Columbia boaters face new distress rules
Oregon boaters in the lower Columbia River will have to start carrying U.S. Coast Guard-approved visual distress signals under a new proposed marine rule meant to shore up holes in on-the-water regulations.
The Oregon State Marine Board has proposed the change so lower Columbia boaters follow the same distress-signal rules that apply on the open sea.
"We're fixing up the rules," Marine Board spokeswoman Ashley Massey says. "It's one of those things that's been overlooked for a long time."
Under the proposed wording, the only application would be on the lower Columbia from the Astoria-Megler Bridge to the bar, Massey says.
If approved, boaters there would have to carry either pyrotechnic or non-pyrotechnic distress signals, meaning the approved equipment could run the gamut from smoking flares to lights, she says.
The equipment change would not apply to boaters and anglers fishing estuaries such as the lower Rogue or Winchester bays. However, as soon as those boats venture past the jetty tips, the Coast Guard rules kick in.
Comments on the proposed rule will be accepted until 5 p.m. March 31.
Written comments can be emailed to email@example.com<mailto:firstname.lastname@example.org> or by conventional mail to: June LeTarte, Administrative Rules Coordinator, 435 Commercial Street NE, Suite 400, P.O. Box 14145, Salem, OR 97309-5056.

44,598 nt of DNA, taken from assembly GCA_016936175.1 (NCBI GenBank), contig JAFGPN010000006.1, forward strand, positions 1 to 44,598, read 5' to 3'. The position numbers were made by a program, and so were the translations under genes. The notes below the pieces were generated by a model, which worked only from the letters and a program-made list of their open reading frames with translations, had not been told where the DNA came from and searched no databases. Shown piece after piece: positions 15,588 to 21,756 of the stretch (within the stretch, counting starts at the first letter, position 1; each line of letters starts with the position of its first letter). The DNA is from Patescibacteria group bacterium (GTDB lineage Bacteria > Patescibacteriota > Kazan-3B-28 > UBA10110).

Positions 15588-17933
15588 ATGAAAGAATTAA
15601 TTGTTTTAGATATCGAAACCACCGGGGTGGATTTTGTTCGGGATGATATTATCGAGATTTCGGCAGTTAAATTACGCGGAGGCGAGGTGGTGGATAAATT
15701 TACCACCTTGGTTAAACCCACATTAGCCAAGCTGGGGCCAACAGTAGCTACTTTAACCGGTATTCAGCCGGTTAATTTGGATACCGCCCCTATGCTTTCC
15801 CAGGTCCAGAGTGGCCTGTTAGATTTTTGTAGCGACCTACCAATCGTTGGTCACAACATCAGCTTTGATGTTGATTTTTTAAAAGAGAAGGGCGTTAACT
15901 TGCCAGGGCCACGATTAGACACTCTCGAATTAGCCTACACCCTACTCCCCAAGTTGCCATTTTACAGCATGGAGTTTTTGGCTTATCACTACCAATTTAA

Comments via telephone will not be accepted.
Last weekend of dry-dock inspections
Jackson County Sheriff's marine deputies this weekend will hold the second of two annual dry-dock inspections to give boaters the chance to have their powerboats and driftboats checked for the requisite safety gear.
The free inspections will run from 9 a.m. to 5 p.m. Saturday and Sunday at the Jackson County Marine headquarters, 620 Antelope Road, White City.
The inspections give fishing guides and other boaters a chance to have their crafts' safety features verified with the boat on the trailer instead of during an inspection by police on a river or lake this summer.
The dry-dock inspections typically draw from 300 to 500 boats.
Different safety requirements apply to different-sized boats and motors. For details about what safety equipment is required for your boat, see www.oregon.gov/osmb/boatlaws/pages/requirements.aspx.
Sheriff's deputies generally conduct more than 4,000 boat inspections annually. Those who pass during the dry-dock checks this year will get a green transom sticker that signifies the boat has been checked. Boats with the stickers generally are not stopped for inspections while on area rivers and lakes, but it does not render them immune to future inspections.
Boaters whose crafts fail the dry-dock inspections are told what items they need — such as better life jackets or a new state registration. An encounter on the Rogue River or a local lake without the requisite gear could lead to a citation.
Representatives from the U.S. Coast Guard Auxiliary will be present to conduct inspections on boats used in coastal waters. Boats will be checked also for invasive species, such as grasses, mosses and zebra mussels.
It is illegal in Oregon to launch a boat with any aquatic species on it. At the inspections, marine deputies will pass out literature about the inspection program and the dangers of invasives.